Given the way things went the first time, the Class 4A Lower State wrestling championship should have been relatively drama-free. After all, Region 74-A power May River handled rival Hilton Head High easily in their regular-season clash.
But the Sharks were short-handed for the rematch, resulting in more than a little anxiety within The Tank about how it would shake out Wednesday night.
It was much ado about nothing, as May River racked up eight pins — including seven straight to close out the match — turning what started as a competitive dual into a 58-18 rout to punch the Sharks’ ticket to the Class 4A championship match.
May River will face Upstate powerhouse Eastside in the championship match at 4 p.m. Saturday at Dreher High School.
The Sharks have fallen short of the state title match the past two seasons, running into nemesis Gilbert in the Class 3A Lower State finals a year ago and in the Lower State semifinals the previous season. But they left no doubt in their first season in Class 4A.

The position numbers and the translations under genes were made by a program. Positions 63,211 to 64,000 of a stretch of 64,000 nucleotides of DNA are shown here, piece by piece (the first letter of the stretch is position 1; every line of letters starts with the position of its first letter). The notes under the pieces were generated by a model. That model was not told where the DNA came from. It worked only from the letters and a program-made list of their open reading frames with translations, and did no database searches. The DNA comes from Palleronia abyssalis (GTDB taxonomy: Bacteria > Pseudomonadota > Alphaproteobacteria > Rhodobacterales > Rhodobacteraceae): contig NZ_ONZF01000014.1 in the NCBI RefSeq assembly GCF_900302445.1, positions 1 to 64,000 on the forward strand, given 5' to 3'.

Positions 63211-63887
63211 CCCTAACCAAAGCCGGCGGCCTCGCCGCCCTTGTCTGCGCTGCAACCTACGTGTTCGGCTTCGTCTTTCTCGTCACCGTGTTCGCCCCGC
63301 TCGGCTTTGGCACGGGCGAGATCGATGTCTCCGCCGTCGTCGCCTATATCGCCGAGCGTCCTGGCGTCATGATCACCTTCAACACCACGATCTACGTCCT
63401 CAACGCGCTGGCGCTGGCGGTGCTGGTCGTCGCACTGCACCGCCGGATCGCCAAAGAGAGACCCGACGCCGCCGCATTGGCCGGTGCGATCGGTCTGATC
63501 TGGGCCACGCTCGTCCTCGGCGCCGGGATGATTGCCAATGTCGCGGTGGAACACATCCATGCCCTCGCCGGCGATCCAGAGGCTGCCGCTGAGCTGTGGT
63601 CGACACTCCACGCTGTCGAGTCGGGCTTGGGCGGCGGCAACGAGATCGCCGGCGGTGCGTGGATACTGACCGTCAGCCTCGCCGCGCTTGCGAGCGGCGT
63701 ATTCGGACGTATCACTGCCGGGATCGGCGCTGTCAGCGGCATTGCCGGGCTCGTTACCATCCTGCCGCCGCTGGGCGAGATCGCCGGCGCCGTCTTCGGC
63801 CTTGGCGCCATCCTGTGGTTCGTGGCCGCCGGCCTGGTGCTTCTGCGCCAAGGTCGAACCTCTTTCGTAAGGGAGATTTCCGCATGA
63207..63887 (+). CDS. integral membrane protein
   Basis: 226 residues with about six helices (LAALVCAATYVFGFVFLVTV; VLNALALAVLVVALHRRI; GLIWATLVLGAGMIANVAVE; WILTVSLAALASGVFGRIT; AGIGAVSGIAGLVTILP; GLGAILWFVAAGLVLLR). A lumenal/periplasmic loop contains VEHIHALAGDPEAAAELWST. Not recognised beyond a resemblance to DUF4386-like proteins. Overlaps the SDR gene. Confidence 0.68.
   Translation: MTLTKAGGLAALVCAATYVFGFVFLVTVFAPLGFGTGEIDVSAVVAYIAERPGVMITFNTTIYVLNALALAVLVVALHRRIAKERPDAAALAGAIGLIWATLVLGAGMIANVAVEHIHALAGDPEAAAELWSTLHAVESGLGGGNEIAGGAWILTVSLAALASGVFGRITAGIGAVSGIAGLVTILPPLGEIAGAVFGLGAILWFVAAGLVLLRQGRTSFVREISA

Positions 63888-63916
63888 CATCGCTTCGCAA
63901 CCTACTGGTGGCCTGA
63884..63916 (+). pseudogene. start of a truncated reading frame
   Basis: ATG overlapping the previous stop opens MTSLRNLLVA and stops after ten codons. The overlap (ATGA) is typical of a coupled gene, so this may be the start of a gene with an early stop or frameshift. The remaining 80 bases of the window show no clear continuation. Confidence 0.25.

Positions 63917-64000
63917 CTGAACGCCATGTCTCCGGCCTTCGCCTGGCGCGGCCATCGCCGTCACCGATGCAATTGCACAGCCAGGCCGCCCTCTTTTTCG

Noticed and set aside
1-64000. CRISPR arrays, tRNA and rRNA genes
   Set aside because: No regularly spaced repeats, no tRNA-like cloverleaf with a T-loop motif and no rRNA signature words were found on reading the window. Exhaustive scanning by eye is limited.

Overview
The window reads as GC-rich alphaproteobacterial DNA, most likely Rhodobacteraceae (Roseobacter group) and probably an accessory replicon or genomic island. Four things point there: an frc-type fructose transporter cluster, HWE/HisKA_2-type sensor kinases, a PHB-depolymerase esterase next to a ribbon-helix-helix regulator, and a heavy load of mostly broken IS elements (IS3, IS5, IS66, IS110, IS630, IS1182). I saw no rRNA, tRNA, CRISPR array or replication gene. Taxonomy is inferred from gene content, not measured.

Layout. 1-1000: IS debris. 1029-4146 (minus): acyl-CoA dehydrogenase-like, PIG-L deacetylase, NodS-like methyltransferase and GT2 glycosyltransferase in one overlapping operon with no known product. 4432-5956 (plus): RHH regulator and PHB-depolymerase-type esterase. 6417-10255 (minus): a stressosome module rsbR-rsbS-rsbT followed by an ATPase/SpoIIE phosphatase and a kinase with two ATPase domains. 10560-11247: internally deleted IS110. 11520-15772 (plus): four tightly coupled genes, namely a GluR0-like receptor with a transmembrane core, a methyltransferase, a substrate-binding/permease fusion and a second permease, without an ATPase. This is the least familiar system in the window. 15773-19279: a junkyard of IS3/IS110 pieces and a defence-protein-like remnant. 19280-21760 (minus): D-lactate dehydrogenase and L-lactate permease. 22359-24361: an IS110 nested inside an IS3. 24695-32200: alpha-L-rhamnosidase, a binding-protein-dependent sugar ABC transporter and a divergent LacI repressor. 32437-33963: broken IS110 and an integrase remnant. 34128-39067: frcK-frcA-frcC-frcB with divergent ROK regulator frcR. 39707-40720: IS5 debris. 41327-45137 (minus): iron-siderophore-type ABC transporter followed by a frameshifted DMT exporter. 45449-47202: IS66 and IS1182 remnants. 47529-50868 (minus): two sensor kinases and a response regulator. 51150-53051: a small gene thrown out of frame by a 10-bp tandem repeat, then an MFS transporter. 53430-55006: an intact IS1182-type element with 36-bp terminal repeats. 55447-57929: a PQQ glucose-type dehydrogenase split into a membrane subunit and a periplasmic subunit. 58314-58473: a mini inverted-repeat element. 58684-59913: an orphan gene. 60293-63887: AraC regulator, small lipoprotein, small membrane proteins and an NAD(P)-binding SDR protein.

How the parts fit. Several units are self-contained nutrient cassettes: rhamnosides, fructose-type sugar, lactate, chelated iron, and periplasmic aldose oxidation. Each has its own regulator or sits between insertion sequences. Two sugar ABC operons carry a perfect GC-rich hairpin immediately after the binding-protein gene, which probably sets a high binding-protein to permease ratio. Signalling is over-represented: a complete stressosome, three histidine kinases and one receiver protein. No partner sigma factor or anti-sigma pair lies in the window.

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The underdog Seahawks got off to a quick start when Peter Rougeux scored a second-period pin at 285 pounds to start the night, but a forfeit at 106 evened the match and Emilio Mendoza’s third-period pin of freshman phenom Zao Estrada brought The Tank to life.
Hilton Head star James Levy answered with a first-period pin to even the score, and after May River’s Santiago Rueda scored a major decision over former teammate Drew Vigh, Darnell Browner’s pin at 138 gave the Seahawks an 18-16 lead at the midway point of the bout.
It was short-lived.
Miguel Cavalheiro’s pin at 145 started off a string of seven straight falls for the Sharks. Jaxson Meriwether, Anthony Nelsen, Gabe Juarez, Wyatt Banfield, and Chris Snowden all followed suit before reigning state champion Eli Hall added the punctuation with a first-period pin at 220.
The Sharks will try to claim their first state title on Saturday, but they’ll have to go through a dynasty. Legendary coach Jack Kosmicki has led Eastside to 14 state championships — all since 2000 — including four straight. The Eagles won the Class 3A crown in 2016 before bumping up to claim the Class 4A title each of the past three years.
For the Seahawks, it’s time to shift their focus to the individual postseason, where both they and the Sharks will compete in the Lower State qualifier Feb. 26-27 in hopes of qualifying for the state championships March 6-7.
By Justin Jarrett / Photos by Mary Beth Lyons